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Gerry,
An intentional tort which results from breach of duty imposed as consequence of
relationship established by contract.  Bad faith - generally implying or
involving actual or constructive fraud, or a design to mislead or deceive
another, or a neglect or refusal to fulfill some duty or some contractual
obligation, not prompted by an honest mistake as to one's rights or duties, but
by some interested or sinister motive.  Not simply bad judgment or negligence,
but rather it implies the conscious doing of a wrong because of dishonest
purpose or moral obliquity; it is different from the negative idea of negligence
in that it contemplates a state of mind affirmatively operating with furtive
design or ill will.  See Stath v. Williams, Ind. App. 367 N.E.2nd 1120, 1124.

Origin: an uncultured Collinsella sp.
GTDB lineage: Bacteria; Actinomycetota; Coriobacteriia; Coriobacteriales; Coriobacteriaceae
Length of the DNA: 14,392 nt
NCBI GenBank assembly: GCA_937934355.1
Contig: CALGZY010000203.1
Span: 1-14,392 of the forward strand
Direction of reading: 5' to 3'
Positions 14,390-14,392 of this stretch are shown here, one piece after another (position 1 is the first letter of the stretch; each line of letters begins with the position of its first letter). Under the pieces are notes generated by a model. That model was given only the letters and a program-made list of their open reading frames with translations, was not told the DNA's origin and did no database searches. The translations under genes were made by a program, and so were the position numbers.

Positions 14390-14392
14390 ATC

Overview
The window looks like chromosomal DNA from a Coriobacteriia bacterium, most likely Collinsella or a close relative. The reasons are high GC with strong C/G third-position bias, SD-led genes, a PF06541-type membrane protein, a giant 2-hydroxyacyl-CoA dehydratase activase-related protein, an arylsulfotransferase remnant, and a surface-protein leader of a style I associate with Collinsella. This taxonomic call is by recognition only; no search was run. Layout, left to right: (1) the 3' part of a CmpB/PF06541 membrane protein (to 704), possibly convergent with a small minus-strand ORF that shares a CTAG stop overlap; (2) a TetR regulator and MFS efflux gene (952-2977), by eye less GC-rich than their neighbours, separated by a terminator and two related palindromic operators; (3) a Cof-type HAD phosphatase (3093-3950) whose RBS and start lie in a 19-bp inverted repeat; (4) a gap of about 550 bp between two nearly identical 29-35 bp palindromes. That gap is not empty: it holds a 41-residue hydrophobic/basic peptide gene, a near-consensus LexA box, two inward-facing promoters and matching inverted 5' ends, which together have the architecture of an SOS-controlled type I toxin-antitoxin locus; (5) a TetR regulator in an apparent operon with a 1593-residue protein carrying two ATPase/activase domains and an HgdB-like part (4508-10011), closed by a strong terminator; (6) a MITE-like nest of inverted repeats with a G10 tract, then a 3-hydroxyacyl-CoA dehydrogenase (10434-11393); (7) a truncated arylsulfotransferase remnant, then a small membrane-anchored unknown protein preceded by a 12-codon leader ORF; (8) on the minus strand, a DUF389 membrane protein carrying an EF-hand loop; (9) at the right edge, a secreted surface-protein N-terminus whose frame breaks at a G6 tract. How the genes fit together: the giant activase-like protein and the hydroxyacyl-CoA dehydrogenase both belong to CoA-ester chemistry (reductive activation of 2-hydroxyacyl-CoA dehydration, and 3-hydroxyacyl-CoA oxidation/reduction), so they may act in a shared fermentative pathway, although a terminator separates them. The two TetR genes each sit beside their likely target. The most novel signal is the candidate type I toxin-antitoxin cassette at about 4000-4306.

Dick King, University of Arizona.

"Clifford, Gerry" wrote:

> Good Morning All,
>
> Need some assistance on the following:  Was in a conversation yesterday, and
> in the conversation the term "bad faith" came up in the context of records
> retention.  Simply stated that even though you may have a records retention
> schedule in place, the courts can rule bad faith if you do not follow the
> schedule that has been set-up. Or use it when the mood hits.  I have done
> research and have come up empty.  Does anyone know where I can locate this
> saying and what statue if any it falls under?  Thanking you in advance for
> your time and effort is this matter.

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